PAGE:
Here is another hybrid plant, which reaches up to two feet tall and produces smooth, medium-sized heads. These sprouts are delicious, and the plants produce a large harvest. These buds have a nutty yet sweet taste that is even better if you let them go through a frost before harvesting.
One downside to growing ‘Diablo’ Brussels sprouts is that they are slow to grow and take close to 110 days to reach maturity. It’s best to grow them in the fall because chances are you won’t have enough time to harvest them in the spring before hot weather hits.
5. Green Gems
The name ‘Green Gems’ perfectly describes these little sprouts, which are 1/2 in diameter. This plant produces small, emerald green sprouts with a beautiful yellow interior when cut open.
You might wonder why you would want to grow a plant that makes such small sprouts. The reason is – the flavor.
For those who aren’t the biggest fan of eating Brussels sprouts, these are delicious. They have a buttery, earthy flavor; all you have to do is spread some oil, salt, and pepper over the top. So delicious!
Another reason to add ‘Green Gems’ to your garden plans is that the plant only takes 85 days to reach maturity. That’s one of the shortest maturing times out of all the Brussels sprout varieties. The plant grows up to three feet tall, but they often need to be staked to keep them upright.
‘Gustus’ is the new kid on the block when it comes to Brussels sprouts varieties, but despite being a newer hybrid, gardeners are raving about this plant. It produces medium-sized sprouts on a two-foot-tall stalk, and the buds are dense, sweet, and a dark green color.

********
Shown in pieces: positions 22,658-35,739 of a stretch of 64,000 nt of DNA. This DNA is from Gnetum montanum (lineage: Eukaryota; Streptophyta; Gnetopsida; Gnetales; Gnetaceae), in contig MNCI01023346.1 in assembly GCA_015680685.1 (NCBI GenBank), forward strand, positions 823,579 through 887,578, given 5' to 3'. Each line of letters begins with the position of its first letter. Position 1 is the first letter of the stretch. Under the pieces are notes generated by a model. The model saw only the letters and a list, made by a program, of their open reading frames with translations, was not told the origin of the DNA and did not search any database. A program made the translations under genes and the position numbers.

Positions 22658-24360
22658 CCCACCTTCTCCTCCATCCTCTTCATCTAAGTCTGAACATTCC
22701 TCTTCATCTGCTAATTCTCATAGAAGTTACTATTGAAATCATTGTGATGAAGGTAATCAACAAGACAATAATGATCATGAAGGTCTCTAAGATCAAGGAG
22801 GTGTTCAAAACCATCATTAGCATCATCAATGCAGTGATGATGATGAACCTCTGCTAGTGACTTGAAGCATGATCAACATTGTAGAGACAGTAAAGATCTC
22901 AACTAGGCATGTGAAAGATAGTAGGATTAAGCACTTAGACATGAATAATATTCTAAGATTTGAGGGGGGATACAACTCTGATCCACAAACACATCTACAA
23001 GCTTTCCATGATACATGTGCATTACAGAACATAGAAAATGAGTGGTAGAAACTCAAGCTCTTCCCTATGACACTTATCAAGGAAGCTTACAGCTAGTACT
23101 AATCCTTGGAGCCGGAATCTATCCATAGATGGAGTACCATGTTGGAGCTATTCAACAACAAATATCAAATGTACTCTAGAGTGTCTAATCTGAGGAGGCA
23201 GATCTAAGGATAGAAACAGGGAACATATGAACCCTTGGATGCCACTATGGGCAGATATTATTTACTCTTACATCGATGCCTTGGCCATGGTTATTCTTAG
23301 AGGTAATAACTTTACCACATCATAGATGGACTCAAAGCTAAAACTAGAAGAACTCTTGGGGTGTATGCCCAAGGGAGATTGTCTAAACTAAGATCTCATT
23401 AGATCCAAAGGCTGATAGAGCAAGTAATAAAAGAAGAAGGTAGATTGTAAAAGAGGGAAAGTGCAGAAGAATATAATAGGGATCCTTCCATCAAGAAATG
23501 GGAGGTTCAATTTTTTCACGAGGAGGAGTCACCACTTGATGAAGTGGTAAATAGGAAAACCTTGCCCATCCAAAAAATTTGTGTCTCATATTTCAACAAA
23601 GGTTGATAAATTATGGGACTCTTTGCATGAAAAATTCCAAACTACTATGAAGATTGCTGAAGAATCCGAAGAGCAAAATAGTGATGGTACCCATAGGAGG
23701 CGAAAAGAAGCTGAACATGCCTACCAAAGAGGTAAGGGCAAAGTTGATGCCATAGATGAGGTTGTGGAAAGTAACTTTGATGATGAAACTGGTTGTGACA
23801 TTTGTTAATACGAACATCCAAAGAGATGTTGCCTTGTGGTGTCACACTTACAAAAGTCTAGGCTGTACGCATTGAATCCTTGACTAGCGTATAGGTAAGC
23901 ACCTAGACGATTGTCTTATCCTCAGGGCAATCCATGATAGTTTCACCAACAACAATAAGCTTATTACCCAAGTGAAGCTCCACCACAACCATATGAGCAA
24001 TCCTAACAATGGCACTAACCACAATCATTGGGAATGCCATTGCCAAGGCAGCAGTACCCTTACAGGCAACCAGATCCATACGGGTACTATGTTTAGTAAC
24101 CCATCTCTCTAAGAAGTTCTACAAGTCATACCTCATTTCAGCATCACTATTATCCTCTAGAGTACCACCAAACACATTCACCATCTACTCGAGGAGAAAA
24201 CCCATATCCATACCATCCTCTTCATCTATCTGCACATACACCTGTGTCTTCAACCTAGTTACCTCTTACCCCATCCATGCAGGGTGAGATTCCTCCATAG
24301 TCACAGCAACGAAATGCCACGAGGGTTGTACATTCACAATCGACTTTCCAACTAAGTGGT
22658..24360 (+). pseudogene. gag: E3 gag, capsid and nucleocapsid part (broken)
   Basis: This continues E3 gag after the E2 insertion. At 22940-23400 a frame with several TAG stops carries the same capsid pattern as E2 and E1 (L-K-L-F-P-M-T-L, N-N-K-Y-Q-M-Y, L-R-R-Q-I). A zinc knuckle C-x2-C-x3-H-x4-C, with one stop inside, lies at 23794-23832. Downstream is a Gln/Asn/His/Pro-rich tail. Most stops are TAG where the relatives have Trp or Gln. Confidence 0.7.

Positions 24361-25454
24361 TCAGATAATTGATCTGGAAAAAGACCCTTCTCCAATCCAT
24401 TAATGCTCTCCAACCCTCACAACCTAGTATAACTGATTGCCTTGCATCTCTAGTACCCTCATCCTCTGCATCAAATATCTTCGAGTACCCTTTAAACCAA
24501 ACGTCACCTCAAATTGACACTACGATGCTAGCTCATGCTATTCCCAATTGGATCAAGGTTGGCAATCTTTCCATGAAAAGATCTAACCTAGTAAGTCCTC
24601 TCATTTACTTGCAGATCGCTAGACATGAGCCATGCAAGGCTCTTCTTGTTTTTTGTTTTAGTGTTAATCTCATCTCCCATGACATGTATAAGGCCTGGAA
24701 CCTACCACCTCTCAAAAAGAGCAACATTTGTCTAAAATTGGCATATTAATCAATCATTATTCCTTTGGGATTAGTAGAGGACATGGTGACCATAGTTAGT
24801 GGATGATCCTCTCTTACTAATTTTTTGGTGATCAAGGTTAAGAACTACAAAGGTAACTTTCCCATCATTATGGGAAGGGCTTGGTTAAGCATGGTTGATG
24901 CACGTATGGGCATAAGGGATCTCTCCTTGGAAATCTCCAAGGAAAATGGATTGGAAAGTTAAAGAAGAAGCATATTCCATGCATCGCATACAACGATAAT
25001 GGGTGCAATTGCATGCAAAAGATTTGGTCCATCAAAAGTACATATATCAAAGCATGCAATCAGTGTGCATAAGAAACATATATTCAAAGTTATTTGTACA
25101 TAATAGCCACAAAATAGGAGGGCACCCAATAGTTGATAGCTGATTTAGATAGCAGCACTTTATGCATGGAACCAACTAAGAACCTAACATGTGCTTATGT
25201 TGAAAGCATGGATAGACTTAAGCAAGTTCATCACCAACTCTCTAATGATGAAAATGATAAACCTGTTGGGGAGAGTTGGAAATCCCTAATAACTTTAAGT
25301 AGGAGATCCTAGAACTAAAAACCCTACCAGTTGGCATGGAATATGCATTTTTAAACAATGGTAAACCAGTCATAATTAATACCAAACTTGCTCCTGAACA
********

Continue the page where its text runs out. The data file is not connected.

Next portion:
Make sure you mark your calendars because ‘Gustus’ takes around 100 days to reach maturity. They store well in the refrigerator compared to other varieties, and you’ll find their flavor delightful.
‘Hestia’ is one of the only one of two Brussels sprout varieties to earn the All-America Selections award (it won in 2015), so you know that this is an amazing plant. This variety produces bright green sprouts with a buttery yellow interior.
One difference between ‘Hestia’ and other varieties is that these sprouts don’t need to experience a frost to have the sweet flavor. Typically, it’s recommended that you leave your sprouts on your plant until a frost happens, causing them to develop a sweeter taste.
While a frost will definitely make them beyond perfect, it’s not necessary. You’ll need to wait 95 days for these plants to mature.
8. Jade Cross
If you’re looking for smaller-sized sprouts, ‘Jade Cross’ is a great choice because the sprouts are anywhere from half an inch to an inch wide. They’re more like a button, but the small size helps them maintain their flavor better and store better in the freezer. Their size makes them ideal for freezing.